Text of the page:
Shihab al-Din al-Suhrawardi, The Mystical and Visionary Treatises


         Other members of the Baghdadi Sufi School--the Masters of Unification--experienced this same unitive state. Abu-Yazid described this condition in a cryptic phrase: "There is nothing in this garment of mine except God." In a manner similar to Plato's dialogue on love, the Symposium, the Baghdadi school held that love (Mahabba) is a primary means of achieving unity with God. One of the Baghdadi Sufis, Qushayri, expressed it in these terms:
    "Mahabba is a condition which man feels in his heart, too subtle to be expressed in words. This subtle spiritual state leads the worshipper to recognize the greatness of God, instills in him the desire, above all things, to please God, makes him unable to tolerate God's absence, induces in him constant excitement at the thought of God; he finds no rest without God and feels an intimate comfort in continual thought of Him.   . . .   It is more to the point to describe the man who knows mahabba as being completely lost and overwhelmed in the beloved, than to refer to the relationship as one of possession. If the lover were described as submerged in the beloved, it would be more adequate than if they were described as being together." 13
     Al-Junayd described the state of unification in these terms: "In this state of absolute purity he has lost his personal attributes; by this loss he is wholly present (in God). By being wholly present in God, he is wholly lost to himself. And thus he is present before God while absent in himself; absent and present at the same time. He is where he is now, and he is not where he is." 14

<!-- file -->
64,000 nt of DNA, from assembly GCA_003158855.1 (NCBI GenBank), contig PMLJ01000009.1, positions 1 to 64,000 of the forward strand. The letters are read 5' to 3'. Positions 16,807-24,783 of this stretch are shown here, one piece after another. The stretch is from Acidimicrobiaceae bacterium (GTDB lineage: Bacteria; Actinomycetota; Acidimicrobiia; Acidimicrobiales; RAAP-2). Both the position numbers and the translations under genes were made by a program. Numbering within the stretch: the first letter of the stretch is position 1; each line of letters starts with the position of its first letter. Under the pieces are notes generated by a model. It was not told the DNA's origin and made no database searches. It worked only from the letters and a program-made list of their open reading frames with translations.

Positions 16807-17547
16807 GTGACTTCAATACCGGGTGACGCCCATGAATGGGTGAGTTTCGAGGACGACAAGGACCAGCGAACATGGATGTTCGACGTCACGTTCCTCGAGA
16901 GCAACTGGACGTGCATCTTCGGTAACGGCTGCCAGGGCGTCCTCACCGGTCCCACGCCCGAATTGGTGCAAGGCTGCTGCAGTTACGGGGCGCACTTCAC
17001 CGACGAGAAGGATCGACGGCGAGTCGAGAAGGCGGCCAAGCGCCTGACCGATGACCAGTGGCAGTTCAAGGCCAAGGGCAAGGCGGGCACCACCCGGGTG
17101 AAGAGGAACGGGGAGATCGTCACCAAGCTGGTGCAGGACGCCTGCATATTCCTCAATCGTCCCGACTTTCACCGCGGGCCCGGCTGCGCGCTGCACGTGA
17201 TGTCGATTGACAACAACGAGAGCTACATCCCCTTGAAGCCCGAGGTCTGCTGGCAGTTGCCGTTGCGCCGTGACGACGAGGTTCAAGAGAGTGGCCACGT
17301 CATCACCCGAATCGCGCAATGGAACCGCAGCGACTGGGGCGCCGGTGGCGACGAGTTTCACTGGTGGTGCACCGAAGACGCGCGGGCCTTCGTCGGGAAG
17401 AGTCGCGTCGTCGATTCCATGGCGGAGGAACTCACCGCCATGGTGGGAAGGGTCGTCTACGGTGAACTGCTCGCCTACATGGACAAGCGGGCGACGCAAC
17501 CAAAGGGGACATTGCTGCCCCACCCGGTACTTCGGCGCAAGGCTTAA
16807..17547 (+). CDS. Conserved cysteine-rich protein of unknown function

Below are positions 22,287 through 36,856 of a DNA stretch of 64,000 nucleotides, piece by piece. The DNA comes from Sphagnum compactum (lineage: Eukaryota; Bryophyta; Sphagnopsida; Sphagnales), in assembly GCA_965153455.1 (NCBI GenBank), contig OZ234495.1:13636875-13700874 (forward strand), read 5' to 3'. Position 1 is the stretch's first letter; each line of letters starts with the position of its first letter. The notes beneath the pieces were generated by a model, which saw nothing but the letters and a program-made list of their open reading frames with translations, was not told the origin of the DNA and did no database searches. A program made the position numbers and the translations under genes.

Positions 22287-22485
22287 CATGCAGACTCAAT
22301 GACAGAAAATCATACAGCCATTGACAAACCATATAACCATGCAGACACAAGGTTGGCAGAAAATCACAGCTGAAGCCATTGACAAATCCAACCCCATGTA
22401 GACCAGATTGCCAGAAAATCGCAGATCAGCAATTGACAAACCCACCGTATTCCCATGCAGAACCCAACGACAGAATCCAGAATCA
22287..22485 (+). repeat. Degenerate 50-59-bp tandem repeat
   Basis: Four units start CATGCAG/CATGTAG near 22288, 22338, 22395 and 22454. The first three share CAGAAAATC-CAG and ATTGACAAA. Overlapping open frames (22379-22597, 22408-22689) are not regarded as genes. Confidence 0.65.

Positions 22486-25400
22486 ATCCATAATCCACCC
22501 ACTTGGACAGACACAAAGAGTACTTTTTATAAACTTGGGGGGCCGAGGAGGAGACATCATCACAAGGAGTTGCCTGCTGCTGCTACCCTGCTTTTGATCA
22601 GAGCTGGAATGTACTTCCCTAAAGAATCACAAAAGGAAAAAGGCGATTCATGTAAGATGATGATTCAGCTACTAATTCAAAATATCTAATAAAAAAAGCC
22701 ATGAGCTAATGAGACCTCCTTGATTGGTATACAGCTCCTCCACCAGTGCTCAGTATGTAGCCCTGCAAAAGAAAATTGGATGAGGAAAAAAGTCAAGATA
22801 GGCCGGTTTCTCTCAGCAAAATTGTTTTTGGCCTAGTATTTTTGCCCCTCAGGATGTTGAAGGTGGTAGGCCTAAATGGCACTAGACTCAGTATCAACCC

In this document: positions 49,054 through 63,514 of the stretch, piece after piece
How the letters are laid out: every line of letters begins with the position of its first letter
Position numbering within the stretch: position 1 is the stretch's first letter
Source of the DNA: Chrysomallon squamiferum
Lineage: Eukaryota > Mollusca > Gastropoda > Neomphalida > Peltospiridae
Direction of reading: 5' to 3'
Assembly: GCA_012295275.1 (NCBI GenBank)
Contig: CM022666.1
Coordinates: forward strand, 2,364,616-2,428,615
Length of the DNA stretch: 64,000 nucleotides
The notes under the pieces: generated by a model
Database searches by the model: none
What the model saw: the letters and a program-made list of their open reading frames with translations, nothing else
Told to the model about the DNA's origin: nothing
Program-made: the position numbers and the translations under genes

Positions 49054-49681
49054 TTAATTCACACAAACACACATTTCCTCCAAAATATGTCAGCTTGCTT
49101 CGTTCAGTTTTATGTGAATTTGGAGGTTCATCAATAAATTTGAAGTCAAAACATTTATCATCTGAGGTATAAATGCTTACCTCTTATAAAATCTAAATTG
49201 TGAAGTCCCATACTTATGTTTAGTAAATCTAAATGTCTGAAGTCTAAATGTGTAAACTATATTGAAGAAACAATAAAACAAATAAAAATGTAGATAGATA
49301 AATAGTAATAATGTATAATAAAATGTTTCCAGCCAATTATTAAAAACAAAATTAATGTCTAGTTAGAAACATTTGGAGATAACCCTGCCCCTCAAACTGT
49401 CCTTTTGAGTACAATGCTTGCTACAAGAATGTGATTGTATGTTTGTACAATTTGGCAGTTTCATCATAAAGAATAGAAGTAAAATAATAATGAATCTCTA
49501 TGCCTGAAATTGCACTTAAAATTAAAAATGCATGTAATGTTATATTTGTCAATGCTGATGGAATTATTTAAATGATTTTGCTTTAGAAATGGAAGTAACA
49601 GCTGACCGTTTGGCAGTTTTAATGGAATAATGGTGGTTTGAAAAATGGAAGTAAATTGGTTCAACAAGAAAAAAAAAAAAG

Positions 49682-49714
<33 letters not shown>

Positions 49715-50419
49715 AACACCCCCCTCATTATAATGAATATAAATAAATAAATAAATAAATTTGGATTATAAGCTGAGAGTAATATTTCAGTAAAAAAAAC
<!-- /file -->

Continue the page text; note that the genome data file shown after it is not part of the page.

The state of unification involves transcendental dialectical interchange:
"Where are you when God has taken you entirely to Himself and has received before Him that of you which He desires? When He has granted you the indulgence of His communion and favoured you with the ability to answer Him? In this state you are spoken to and you speak; you are asked about yourself and you ask questions. The words communicated are as unique pearls, testimony upon testimony, a cloud of witnesses multiplying continually, harbingers of divine grace." 15
     The mystic, however much he delights in the state of unification with God, returns to share his newly-found wisdom and serve humankind in the manner revealed to him.
"He is himself, after he has not been truly himself. He is present in himself and in God after having been present in God and absent in himself. This is because he has left the intoxication of God's overwhelming ghalaba (victory), and comes to the clarity of sobriety, and contemplation is once more restored to him so that he can put everything in its right place and assess it correctly. Once more he assumes his individual attributes, after Fana [oblivion]. His personal qualities persist in him, and his actions in this world, when he has reached the zenith of spiritual achievement vouchsafed by God, become a pattern for his fellow men." 16

"The Path is not to be found except in human service."









Notes

1 Imam: spiritual leader or guide

2 Idries Shah, The Sufis, p. 143

3 To be accurate, we must refer to the Cambridge Platonists as Esoteric Christians, since they defined Christianity in completely different terms than the orthodox, sacerdotal Christian dogmatists.

4 I had the privilege of meeting and briefly studying with Rufus Moseley in the 1950s, and have continued to study his material.

5 Ali Hassan Abdel-Kader, The Life, Personality and Writing of Al-Junayd, Luzac & Company, London, 1962

       

6 Ibid., p. 34

7 Ibid., pp. 9, 11

8 Ibid., p. 19

9 Ibid., pp. 19, 20

10 Ibid., p. 37

11 Ibid., pp. 137, 139

12 Ibid., p. 32

13 Ibid., p. 38

14 Ibid., p. 66

15 Ibid., p. 56

16 Ibid., p. 90



Bibliography

Ansari, Muhammad. "The Doctrine of One Actor: Junayd's View of Tawhid." Islamic Quarterly 27, no. 2 (1983): 83–102.

Arberry, Arthur. Sufism: An Account of the Mystics of Islam. London, 1968.

Ess, Josef van. Theologie und Gesellschaft im 2. und 3. Jahrhundert Hidschra. Berlin and New York, 1997, vol. 4, pp. 278–288 and index under "Ğunaid."

Knysh, Alexander. Islamic Mysticism: A Short History. Leiden, 2000. See pp. 52–56.

Singh, Darshan. "Attitudes of al-Junayd and al-Hallaj Towards the Sunna and Ahwal and Maqamat." Islamic Culture 58, no. 3 (1984): 217–226.

Al-Zuhayr. Al-Imam al-Junayd, Damascus, 1994.